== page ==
When she was done, she opened the curtains again and tossed the dress back over the chair. She went into her walk-in closet, where she had a small table set up, and shut the door. In the dark, she took out the negatives and placed them in a small, black bag. Leaving the closet, she put the bag into her purse.

Cati then went to the phone. "Margaret Whitcombe, please," she told the operator. After a moment, she said, "Hello, Mags darling, this is Cati Predoviciu. How are you, dear? Swell, that's grand. I was wondering if you could tell me which hospital Rama— um, the swami ended up at. Oh, really? Well, thanks, darling. Good-bye."

Cati walked down the street to drop her negatives off with a friend who often developed her photos for her. Then she hailed another cab.

the evening of April 22, 1924

Emma was already outside, standing around on the sidewalk. She jogged in her heels, cigarette in hand, right over to Cati as soon as she emerged from the Audubon. "Did you see those guys? They nearly knocked me down hauling Ramaswama out. Sped down the street and nearly killed that fella over there." With her cigarette in its long stem, she gestured over her shoulder to a man standing next to a motorcycle. He arms were open as he energetically explained something to a couple of passers-by. He pointed down the road in the direction that the ambulance went. "Magsy was in there, too." She shivered theatrically. "I'd hate to ever have to ride in an ambulance. They're all just hearses, y'know." She looked disgusted. Her face shifted to worry, then poutiness. Eyes downcast, sneer on her face – she might have even stamped the ground, and it wouldn't have been uncharacteristic for her, either – she said, "Cati, I'm so sorry the show was a flat. We shoulda stayed at the 150. Wanna see if there's any juice le-" The young cop from inside walked by, eyeballing the two women, half-lasciviously, half-paternally. "-ft at home?"

During the cab-ride from the Audubon to Cati's place, traffic began to slow down. Emma craned and shifted in her seat to see. "What's up, cabby?"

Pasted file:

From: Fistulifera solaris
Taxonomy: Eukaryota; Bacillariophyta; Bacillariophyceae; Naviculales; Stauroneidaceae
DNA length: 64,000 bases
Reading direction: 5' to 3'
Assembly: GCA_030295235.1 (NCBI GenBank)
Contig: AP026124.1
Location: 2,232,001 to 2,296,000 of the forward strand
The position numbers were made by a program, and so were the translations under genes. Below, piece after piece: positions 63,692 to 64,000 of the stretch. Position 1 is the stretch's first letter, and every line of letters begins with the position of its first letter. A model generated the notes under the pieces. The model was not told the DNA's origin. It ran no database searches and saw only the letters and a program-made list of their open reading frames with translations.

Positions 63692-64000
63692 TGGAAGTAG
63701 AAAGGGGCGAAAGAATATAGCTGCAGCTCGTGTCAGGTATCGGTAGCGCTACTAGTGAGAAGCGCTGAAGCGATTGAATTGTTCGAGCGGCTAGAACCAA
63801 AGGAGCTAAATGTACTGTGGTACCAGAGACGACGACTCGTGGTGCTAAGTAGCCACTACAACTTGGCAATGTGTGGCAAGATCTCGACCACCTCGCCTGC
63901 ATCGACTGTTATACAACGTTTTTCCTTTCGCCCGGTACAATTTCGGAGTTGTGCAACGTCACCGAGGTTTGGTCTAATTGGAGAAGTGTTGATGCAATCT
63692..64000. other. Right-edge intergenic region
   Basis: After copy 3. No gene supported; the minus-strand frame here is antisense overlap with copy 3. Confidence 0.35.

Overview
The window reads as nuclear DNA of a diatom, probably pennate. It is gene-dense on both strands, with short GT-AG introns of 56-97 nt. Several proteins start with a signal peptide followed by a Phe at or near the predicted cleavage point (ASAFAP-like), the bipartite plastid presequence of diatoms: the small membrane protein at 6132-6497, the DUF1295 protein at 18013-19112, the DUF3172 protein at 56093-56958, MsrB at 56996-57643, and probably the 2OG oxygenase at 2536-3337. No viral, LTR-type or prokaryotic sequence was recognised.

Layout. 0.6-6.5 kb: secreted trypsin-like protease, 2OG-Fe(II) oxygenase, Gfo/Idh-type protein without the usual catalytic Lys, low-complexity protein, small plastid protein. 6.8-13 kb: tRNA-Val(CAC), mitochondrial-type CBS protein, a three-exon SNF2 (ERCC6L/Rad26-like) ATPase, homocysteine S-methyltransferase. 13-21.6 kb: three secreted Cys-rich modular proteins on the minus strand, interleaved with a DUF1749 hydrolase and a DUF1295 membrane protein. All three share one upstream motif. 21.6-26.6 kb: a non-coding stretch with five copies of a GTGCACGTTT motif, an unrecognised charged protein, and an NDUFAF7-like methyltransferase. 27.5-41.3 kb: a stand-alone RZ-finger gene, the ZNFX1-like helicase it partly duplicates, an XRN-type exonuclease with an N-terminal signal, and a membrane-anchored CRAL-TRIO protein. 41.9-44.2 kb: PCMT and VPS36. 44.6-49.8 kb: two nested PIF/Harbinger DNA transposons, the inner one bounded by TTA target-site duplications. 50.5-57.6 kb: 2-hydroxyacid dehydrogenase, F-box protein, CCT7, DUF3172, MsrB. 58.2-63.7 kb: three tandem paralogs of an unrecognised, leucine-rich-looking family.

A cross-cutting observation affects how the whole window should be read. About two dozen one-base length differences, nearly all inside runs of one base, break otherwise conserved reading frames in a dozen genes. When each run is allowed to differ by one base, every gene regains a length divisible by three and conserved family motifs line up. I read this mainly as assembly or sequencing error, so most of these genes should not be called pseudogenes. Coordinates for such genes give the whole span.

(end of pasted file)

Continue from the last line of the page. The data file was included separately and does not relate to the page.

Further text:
"I dunno, accident maybe. Yeh, I can see it now – Mother-Mary-shit! That's Tony Cordola's cab!"

"Someone you know?" asked Emma. "I'm sorry."

Their taxi was waved through by the police. It stalked by the accident – the cabby stretched his neck to see: The scene was illuminated by flashing red light and the strong, steady beam of police cars – the front of the other cab embraced a streetlamp, which was leaning like some old monument. Its doors hung open like mouth of a dead steel animal, and lolling out of the back seat like its flaccid tongue was the slight arm of a woman.

"Yeah. Tony. Ah, Tony," the cabby sighs, "I toldya. Lay off the booze. It's no way to work."

The cab slid by. Cati glanced inside the backseat. Her face was bloodied, and her body was limp, but Cati recognized the woman. Emma drew a sharp breath. "That's –" She cut herself off. It was the young woman who had accompanied the dressmaker Henri to Ramanuja's show. Cati looked away. Ramanuja was right – by accident, it seems, but he was right.

(text by dasolomon)

April 22, 1924

Telephone message
For: Emma
Date: April 22 Time: 1:32pm

M. Cati Predoviciu

Of: Manhattan

Message: Meet me at the 150 Club tonight. It’s my wedding anniversary, after all!

February 17, 1924

Darling Alice,

You will not believe the week I have had. (Then again, you know me so well — you probably will!) My doorbell did not stop ringing. I received flowers, telegrams, jewelry, even an ermine coat! My God, these men are relentless, and they are all convinced they love me. Poor saps. Especially my fly boy Edward, so far away in the Philippines. I imagine he must have had quite a time sending me a whole bouquet of flowers all the way on the other side of the world! He's absolutely stuck on me (though I hardly knew him — we spent one night at the juice joint before he shipped out!), and I don't know how to break it to him that I don't want a handcuff. In fact, I don't even want to be his girl!

And then there's Liam. They say you can prevent pregnancy by washing with Coca-Cola of all things! I wonder if it's true...

You have failed entirely to tell me about your new daddy. Considering that I have never known you to put aside your work for the sake of a man, he must be absolutely ducky. So do tell!